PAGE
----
“I guess that’s just part of having a niche application.  You want it to fill a gap and not everybody has that gap in their life.”

David: When I can find people that it makes sense for, the response is always “hey this is cool, I’ve been needing something like this”. But when I approach some people they just look at me like “okay, this is cool, but I would never use this.” I guess that’s just part of having a niche application. You want it to fill a gap, and not everybody has that gap in their life. So it’s perfectly fine. I’ve had no complaints, which is kind of scary in some respects because complaints can often be good things. It could’ve certainly gone worse.

Matt: when I read your blog post about almost quitting producing, I really connected with that.  I was wondering what you were thinking at that time, and what you would’ve done if you didn’t go back into music.

“Music is kind of ethereal, because a lot of people don’t see the intrinsic value of it…”

David: That’s a really good question. I still think about that. What would I have done?  Music is a weird thing, right, it’s like being an artist in a different sort of medium. Nobody ever says to an auto-mechanic, “You need to stop doing that auto-mechanic stuff, it isn’t going to get you anywhere.” You just can’t say that.

Music is kind of ethereal, because a lot of people don’t see the intrinsic value of it; they just see it as some guy’s hobby. I think there are a lot of talented artists out there who don’t have a chance because they aren’t given the right respect. I also think that if I turn music into a job I’m probably going to get tired of it and lose the passion for it. Being a web designer kind of gives me the out of having music there, where I can do music and I can also do web design. Being cross-functional is the way to do it.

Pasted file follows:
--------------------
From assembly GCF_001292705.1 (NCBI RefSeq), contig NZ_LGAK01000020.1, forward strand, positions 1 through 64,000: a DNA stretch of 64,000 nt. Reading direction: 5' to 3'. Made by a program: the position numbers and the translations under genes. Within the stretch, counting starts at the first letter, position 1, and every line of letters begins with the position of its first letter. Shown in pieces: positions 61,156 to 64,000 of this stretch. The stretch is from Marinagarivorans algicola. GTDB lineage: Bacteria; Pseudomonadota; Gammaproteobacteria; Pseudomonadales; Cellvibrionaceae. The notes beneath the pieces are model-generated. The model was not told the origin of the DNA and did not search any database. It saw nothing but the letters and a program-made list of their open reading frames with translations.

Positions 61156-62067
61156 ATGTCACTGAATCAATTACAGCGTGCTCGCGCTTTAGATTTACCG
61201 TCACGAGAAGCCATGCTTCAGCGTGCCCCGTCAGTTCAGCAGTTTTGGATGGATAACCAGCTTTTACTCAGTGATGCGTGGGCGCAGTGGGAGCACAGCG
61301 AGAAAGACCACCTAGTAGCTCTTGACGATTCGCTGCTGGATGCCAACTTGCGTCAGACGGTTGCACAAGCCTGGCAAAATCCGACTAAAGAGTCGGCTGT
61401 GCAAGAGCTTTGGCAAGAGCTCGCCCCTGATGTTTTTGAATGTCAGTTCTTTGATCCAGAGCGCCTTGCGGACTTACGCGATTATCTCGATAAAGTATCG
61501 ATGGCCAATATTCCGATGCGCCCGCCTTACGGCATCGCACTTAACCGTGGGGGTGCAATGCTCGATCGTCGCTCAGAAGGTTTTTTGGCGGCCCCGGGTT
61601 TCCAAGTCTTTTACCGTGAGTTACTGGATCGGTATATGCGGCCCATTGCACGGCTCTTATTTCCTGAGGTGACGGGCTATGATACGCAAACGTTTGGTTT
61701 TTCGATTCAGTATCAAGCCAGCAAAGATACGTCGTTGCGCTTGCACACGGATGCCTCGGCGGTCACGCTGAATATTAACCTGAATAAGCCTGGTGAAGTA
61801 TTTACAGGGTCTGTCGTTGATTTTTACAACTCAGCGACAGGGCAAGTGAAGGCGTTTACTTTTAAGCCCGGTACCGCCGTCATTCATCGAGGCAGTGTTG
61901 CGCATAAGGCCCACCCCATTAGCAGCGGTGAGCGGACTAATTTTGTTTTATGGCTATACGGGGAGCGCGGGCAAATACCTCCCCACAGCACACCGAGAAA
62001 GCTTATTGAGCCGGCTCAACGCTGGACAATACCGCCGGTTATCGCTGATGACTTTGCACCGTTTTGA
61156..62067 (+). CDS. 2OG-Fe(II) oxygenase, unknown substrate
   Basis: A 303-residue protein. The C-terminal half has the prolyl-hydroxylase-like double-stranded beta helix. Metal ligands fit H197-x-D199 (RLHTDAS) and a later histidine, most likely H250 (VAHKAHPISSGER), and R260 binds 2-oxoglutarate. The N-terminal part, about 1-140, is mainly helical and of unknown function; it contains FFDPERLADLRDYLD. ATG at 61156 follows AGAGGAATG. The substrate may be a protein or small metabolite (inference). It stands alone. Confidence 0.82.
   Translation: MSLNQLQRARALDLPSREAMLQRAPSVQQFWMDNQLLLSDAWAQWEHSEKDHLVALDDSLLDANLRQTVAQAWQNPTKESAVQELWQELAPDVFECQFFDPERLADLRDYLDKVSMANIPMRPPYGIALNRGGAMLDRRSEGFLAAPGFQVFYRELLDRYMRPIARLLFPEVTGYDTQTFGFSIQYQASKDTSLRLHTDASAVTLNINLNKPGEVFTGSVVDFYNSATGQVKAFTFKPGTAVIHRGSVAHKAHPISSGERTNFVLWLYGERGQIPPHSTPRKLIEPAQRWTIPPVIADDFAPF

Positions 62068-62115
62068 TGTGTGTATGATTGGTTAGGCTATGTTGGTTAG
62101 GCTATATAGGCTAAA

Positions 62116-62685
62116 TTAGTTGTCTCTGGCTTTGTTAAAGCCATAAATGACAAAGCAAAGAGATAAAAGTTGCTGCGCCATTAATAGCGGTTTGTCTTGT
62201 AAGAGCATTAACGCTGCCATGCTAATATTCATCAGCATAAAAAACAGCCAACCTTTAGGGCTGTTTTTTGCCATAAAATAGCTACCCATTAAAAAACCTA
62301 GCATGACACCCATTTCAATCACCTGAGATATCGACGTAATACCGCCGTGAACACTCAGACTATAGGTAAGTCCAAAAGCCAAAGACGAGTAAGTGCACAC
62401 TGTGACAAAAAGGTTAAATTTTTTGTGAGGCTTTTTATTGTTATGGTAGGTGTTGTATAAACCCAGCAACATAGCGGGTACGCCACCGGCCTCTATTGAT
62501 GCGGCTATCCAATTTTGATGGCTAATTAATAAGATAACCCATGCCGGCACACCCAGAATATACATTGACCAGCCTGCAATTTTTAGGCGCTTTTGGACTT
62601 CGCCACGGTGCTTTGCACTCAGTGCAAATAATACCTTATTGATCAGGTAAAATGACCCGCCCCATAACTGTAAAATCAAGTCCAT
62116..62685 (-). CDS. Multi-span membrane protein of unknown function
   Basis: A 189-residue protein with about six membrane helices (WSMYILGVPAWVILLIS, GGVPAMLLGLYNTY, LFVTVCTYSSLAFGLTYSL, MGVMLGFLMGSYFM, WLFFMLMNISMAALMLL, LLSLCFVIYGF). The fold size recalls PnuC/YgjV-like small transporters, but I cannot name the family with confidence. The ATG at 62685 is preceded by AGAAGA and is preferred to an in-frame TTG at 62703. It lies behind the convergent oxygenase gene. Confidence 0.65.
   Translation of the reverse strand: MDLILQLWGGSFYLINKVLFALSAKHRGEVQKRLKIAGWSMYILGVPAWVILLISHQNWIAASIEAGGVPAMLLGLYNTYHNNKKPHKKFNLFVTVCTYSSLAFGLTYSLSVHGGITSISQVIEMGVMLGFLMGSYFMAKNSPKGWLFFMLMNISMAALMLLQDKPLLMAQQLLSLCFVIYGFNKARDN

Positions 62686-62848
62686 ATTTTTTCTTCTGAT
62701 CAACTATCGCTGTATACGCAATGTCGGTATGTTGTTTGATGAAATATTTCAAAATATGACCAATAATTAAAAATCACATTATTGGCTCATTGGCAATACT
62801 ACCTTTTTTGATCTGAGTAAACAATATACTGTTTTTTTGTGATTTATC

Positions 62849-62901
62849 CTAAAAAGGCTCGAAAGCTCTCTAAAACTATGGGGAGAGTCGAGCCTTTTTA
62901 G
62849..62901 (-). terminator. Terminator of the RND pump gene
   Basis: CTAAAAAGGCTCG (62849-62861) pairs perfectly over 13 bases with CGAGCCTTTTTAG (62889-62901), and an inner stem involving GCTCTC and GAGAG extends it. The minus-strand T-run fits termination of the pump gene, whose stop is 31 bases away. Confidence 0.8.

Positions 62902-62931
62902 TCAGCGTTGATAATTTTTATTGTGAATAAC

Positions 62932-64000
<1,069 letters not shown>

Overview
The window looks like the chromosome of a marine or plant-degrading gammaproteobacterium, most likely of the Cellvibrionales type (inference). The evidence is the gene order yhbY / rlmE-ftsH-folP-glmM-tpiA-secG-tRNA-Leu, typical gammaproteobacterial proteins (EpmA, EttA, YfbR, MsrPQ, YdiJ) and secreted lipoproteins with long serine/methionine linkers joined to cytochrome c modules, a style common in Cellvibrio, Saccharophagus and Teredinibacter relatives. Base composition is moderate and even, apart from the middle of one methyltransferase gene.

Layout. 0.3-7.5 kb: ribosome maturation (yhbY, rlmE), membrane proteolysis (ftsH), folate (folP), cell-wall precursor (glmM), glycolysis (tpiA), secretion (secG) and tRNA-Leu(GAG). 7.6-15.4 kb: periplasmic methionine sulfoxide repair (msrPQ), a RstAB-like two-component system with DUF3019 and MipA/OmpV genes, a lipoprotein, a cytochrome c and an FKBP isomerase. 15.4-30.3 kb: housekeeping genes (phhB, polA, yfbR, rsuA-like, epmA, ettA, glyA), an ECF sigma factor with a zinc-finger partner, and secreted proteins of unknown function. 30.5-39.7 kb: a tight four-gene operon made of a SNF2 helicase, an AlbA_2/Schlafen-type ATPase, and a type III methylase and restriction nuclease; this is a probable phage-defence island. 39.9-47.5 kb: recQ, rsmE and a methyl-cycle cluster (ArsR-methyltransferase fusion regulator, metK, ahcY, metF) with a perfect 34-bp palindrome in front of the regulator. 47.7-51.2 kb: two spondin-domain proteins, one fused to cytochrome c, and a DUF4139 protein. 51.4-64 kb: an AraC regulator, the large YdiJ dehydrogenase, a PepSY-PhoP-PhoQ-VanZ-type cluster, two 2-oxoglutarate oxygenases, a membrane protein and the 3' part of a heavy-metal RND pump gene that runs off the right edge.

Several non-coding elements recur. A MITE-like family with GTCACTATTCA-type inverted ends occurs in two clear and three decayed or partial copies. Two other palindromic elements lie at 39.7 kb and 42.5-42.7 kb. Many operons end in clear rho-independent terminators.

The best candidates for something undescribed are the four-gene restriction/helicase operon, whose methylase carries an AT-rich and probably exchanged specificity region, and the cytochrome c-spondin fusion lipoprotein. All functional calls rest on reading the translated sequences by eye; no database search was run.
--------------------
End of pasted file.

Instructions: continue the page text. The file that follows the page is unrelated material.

Matt: you eventually started a band with your friend Jason called “The Lights in August”.  How was that experience?

“it’s awesome that you brought up kind of the amalgamation of organic instrumentation and digital music production.”

David: The band was a really good experience. Jason would bring his guitar and lyrics—the organic parts—and I would bring my electronic music into the mix and produce. So it was kind of like a big mesh of everything, and I really enjoyed working with him. He’s one of my personal heroes actually, which is really funny to say because he’s a friend of mine. You normally talk about personal heroes as people like Buzz Aldrin (laughs).

Eric: Yeah, and it’s awesome that you brought up kind of the amalgamation of organic instrumentation and digital music production. I’m a pretty avid festival goer, and more so than ever these days I am seeing a lot of bands like STS9, Future Rock, Papadosio, and Thievery Corporation—only to name a few—who are really kind of molding those two styles of music together to create something new, and in that, are transcending the boundaries that once separated those genres of music.

Matt: do you have any new projects you’re working on or gadgets you’re going to use in the future?

“I don’t want to say too much about them, but one is especially good for guitarists.”

David: Right now I have another video that I’m working with for Thousand Wires that will incorporate a bit more real video footage and some work I’ve done with Camtasia. It will be a blend of real video footage and some work I’ve done with Camtasia, which I think is natural when you need to have real people in your videos. I also have a bunch of new features for Thousand Wires. I don’t want to say too much about them, but one is especially good for guitarists. I am really excited about it.

Thousand Wires demo video created using Camtasia Studio:

Can’t see the video? Watch it here.

 

 

Fun facts about Matthew Wein, Software Engineer Intern at TechSmith:

  • Matt was an amateur skateboarder before coming to TechSmith and he can easily talk for hours about skateboarding
  • He plays piano and guitar
  • He goes for runs a few times a week
  • His favorite animal is a chameleon